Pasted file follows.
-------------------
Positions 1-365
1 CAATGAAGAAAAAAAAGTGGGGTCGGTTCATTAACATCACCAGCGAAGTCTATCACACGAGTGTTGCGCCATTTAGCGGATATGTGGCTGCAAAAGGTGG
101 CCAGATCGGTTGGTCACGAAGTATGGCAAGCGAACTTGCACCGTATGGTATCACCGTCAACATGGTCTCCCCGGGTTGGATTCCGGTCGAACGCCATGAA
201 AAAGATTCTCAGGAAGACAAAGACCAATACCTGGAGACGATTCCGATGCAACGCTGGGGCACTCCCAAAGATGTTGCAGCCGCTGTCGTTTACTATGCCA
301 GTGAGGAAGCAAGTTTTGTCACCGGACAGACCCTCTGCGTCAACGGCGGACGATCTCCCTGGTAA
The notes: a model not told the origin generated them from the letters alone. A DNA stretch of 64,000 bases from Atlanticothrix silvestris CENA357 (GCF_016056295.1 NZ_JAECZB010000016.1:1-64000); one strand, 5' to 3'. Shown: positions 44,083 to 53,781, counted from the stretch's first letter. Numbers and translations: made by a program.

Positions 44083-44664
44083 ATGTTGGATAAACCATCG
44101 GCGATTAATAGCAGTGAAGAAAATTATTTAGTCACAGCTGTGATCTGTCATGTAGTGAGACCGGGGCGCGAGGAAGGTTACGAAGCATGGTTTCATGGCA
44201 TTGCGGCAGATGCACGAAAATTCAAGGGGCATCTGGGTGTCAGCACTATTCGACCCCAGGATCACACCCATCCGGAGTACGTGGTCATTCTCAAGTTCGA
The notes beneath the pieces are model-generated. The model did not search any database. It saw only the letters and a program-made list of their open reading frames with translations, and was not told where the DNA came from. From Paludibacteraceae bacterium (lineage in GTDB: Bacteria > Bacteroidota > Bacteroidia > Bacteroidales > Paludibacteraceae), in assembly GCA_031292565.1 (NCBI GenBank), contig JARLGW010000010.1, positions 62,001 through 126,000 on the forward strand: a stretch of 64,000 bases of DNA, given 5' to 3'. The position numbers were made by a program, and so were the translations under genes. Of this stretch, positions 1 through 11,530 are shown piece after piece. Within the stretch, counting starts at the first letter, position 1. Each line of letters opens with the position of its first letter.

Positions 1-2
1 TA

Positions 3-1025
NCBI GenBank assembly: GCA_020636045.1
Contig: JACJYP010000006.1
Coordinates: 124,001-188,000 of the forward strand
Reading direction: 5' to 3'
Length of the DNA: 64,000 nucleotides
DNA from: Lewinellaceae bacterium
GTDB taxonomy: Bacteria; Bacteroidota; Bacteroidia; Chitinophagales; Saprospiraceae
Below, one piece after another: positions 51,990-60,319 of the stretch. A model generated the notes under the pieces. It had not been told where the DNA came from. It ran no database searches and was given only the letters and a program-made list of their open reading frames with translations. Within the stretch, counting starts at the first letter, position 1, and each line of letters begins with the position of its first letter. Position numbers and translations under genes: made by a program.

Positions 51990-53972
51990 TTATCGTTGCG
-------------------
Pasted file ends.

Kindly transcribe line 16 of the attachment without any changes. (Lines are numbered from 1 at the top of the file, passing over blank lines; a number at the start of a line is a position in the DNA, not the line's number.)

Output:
Contig: JACJYP010000006.1